Comparison is the thief of joy. -Theodore Roosevelt

Consciously and unconsciously we are in a near constant state of comparison. Our society is ruled by it! Do you have a nicer house than me? Is your partner better than mine? Does your partner make you happier than mine makes me? Are your clothes nicer than mine? What kind of job do you have? Do you actually like your job? Is your career advancing faster or further than mine? Do you have kids? Does raising kids look easier for you than it does for me? Are you happier than me? Are you growing more than I am?

Are you doing or being anything that I’m not but that I wish I was?
*This is the linchpin of comparison. And, comparison is the linchpin of projection.

Being perceived as better, smarter, wealthier, luckier, happier, or more successful is fertilizer for projection. But note that I write perceived. It doesn’t actually have to be the reality for people to perceive it as truth. We must not forget…

…people’s perception IS their reality.

This is how many of us think.

Be aware that if who you are threatens the status quo of someone you come into contact with – how they react is NOT ABOUT YOU.

Consider surrounding yourself with people who you feel and believe are genuinely happy for you. Excited for your growth. Supportive of what you earn. Impressed with how you exist. Choose people who seek to will that into their own lives versus feel bothered by it.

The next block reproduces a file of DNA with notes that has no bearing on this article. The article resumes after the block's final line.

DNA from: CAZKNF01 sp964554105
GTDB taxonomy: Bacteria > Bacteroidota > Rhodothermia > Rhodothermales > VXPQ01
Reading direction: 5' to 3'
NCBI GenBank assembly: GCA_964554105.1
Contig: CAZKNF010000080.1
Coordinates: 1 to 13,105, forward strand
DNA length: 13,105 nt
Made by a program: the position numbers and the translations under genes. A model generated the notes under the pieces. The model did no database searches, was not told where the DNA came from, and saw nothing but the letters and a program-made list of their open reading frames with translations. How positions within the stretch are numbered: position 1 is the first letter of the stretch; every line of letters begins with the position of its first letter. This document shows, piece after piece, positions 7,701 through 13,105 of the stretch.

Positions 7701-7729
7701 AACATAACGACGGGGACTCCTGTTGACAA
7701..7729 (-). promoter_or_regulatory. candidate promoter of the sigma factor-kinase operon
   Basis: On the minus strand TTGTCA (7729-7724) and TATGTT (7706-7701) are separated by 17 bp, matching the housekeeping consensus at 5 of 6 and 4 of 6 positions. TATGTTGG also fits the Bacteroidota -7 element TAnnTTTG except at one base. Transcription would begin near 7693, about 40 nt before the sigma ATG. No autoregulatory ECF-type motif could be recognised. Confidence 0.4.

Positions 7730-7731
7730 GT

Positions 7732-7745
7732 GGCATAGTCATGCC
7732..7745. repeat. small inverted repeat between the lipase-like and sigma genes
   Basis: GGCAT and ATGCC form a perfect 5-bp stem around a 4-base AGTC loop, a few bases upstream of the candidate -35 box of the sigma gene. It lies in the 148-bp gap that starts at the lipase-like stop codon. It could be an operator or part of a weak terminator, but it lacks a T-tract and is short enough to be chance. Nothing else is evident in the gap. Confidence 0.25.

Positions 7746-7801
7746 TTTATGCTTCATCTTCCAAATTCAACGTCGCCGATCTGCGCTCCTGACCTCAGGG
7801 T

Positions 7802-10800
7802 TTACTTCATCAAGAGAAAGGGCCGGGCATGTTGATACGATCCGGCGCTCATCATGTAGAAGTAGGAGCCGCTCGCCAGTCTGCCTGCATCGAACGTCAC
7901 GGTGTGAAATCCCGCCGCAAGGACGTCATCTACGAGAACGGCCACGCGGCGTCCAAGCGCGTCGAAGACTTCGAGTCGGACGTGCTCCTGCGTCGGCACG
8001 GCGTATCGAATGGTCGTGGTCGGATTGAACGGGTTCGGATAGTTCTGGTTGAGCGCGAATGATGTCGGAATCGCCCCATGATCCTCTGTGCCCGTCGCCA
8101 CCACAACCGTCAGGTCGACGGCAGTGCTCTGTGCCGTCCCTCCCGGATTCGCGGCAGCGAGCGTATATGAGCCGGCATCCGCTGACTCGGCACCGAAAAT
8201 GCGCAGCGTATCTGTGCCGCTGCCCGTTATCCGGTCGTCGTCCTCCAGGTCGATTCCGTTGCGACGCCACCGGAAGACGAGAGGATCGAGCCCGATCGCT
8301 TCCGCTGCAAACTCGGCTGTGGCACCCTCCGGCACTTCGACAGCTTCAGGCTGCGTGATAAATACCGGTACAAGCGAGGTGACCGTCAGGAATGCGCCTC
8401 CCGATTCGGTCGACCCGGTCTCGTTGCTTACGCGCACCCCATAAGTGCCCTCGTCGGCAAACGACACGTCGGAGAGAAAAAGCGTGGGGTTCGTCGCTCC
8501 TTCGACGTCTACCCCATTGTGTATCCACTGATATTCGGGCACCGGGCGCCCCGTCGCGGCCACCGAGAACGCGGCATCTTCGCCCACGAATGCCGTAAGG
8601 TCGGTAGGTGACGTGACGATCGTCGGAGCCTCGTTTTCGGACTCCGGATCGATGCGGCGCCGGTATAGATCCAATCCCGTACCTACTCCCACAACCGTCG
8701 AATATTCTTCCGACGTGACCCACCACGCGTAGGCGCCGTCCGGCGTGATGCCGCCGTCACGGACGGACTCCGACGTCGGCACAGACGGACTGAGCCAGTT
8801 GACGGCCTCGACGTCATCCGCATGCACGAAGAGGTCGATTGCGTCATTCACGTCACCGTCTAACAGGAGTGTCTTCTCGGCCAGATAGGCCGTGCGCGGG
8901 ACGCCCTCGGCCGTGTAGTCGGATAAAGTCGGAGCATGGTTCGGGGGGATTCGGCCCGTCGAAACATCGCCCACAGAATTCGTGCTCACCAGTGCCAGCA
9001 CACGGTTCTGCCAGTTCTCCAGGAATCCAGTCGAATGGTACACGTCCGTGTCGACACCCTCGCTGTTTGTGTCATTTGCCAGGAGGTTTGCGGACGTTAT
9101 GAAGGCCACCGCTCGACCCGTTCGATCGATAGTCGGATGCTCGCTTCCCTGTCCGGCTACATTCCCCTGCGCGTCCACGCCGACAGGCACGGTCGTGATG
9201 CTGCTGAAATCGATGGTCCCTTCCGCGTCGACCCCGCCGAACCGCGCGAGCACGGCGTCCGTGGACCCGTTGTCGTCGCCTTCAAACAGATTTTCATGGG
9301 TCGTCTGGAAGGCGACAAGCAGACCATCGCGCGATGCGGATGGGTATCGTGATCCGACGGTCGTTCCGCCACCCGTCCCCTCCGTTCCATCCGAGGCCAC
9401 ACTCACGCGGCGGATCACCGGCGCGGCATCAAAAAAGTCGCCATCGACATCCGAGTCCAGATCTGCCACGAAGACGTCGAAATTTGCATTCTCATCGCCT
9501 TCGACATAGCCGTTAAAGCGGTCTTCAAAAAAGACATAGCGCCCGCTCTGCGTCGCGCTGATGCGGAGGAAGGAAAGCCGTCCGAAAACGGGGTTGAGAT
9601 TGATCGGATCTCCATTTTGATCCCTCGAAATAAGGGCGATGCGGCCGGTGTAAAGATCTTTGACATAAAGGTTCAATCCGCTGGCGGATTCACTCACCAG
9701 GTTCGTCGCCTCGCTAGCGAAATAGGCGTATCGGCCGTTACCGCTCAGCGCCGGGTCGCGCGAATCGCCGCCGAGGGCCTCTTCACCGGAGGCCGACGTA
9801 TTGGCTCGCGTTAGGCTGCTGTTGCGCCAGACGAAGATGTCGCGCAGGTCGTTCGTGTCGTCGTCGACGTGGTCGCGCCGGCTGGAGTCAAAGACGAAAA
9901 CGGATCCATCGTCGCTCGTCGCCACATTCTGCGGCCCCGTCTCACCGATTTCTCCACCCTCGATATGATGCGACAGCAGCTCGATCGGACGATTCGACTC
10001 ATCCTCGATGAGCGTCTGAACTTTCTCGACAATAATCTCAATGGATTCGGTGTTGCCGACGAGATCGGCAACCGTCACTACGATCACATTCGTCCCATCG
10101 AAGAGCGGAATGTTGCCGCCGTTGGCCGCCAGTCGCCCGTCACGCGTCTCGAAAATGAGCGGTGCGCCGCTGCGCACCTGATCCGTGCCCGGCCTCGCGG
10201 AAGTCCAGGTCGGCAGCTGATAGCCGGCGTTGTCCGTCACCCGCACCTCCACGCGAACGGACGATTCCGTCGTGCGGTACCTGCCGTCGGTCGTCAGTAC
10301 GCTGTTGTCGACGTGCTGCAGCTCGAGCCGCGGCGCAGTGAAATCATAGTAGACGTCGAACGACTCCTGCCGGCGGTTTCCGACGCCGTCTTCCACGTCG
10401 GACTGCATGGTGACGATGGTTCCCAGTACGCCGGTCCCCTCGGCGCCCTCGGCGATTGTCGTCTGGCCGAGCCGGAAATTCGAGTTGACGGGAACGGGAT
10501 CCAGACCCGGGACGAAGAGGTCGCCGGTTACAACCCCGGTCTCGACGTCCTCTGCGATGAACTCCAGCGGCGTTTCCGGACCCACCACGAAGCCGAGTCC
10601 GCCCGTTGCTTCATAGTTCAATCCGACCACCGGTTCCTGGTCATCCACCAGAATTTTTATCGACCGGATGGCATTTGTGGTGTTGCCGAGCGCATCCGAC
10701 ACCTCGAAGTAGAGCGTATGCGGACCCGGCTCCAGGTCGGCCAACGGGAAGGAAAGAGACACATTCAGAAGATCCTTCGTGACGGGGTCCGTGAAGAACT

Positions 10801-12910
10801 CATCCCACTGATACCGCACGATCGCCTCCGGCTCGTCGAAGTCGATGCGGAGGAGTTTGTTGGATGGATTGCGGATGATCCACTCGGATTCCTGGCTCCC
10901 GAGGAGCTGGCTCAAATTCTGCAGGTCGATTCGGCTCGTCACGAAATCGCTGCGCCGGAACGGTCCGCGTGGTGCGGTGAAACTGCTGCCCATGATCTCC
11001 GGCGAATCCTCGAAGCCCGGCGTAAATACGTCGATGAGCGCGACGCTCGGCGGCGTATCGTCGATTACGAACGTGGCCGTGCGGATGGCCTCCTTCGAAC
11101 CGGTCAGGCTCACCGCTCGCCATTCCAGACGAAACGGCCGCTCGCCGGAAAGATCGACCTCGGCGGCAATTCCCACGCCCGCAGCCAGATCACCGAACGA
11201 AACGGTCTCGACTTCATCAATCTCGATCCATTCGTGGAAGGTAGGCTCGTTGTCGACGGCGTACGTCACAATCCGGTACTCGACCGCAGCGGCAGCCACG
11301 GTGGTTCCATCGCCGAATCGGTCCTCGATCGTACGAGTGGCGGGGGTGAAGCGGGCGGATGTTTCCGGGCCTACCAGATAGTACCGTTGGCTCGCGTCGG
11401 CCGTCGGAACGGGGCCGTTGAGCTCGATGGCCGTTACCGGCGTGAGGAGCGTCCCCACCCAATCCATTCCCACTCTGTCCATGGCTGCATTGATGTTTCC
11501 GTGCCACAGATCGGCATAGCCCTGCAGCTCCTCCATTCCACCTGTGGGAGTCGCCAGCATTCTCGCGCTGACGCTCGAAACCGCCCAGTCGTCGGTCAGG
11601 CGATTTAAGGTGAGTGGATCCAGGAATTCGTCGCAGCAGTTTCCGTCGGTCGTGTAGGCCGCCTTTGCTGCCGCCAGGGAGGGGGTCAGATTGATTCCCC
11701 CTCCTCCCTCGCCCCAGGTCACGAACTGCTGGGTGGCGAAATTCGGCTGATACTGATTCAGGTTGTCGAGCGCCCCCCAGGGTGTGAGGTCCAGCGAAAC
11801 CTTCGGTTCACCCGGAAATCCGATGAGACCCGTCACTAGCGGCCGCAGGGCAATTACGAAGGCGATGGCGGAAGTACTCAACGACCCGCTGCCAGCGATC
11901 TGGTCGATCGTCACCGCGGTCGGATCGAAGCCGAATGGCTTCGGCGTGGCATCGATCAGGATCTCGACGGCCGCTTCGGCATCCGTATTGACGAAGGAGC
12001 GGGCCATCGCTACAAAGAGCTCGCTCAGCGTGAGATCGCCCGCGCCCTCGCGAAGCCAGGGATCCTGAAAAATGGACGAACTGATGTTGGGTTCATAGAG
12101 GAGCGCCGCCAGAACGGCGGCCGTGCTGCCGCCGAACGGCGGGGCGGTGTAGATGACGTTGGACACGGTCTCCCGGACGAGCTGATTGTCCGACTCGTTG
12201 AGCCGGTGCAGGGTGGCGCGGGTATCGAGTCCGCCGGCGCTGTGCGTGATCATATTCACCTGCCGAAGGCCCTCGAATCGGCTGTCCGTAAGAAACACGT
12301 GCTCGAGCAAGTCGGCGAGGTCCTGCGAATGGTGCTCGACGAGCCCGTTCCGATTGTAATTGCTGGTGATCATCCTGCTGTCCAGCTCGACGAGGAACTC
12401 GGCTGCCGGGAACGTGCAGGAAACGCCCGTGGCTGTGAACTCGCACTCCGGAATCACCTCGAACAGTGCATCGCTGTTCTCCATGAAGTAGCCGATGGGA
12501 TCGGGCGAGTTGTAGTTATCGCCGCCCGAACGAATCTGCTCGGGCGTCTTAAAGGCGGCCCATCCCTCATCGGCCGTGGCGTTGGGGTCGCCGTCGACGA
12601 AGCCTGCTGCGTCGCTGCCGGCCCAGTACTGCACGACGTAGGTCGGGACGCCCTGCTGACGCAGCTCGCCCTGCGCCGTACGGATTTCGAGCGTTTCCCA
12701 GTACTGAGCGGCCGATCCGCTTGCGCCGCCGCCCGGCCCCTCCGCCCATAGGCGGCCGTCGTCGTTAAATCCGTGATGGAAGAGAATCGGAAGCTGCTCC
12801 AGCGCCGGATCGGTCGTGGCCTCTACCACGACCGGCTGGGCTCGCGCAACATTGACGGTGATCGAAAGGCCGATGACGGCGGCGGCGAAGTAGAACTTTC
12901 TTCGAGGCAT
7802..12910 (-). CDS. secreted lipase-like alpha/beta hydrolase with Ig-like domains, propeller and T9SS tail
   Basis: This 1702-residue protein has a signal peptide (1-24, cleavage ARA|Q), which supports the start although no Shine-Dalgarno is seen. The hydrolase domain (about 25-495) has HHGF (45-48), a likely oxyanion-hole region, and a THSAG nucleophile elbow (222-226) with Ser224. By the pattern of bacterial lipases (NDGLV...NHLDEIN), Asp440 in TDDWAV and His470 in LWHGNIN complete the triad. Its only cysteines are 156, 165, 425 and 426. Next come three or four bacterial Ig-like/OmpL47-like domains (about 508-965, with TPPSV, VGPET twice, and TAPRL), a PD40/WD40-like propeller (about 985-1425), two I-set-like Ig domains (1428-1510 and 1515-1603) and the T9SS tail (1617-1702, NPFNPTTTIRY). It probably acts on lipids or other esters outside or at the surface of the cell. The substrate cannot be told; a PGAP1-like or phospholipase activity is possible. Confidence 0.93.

Those that feel bothered are likely projecting their own feelings of not being enough, having enough, or knowing enough onto you in the form of not liking you. Wanting to ignore you. Wanting to create boundaries between themselves and you. Why? Because something about you OR something they perceive to be true about you, threatens their current state of being.

So try and remember this next time you are wondering what you did wrong. Or if you’re trying to understand why someone doesn’t like you. Odds are – it isn’t about you. Even if the other person has convinced themselves that it is.

If you follow my instagram, you know I post a lot of short-phrased memes on the regular. Unless you see someone else’s name at the bottom, it’s very much my own. They come from personal, academic and professional experiences and I’m happy to share them with you.

Dr. Dena Dinardo
dena@drdenadinardo.com

Dr. Dena DiNardo is a Licensed Clinical Psychologist and a Licensed Marriage and Family Therapist in the State of Pennsylvania.  She serves as adjunct faculty to the Counseling and Family Therapy Program at La Salle University. Her private practice is located in the Chestnut Hill section of Philadelphia where she serves individuals, couples, families, and small businesses.

2 Comments
  • Josephine Garrett
    Posted at 10:19h, 15 October Reply

    Great read and some very insightful tips! Going to keep the signals in mind next time I “feel some type of way!”

  • Sannysoymn
    Posted at 07:28h, 07 December Reply

    Make a more new posts please 🙂
    ___
    Sanny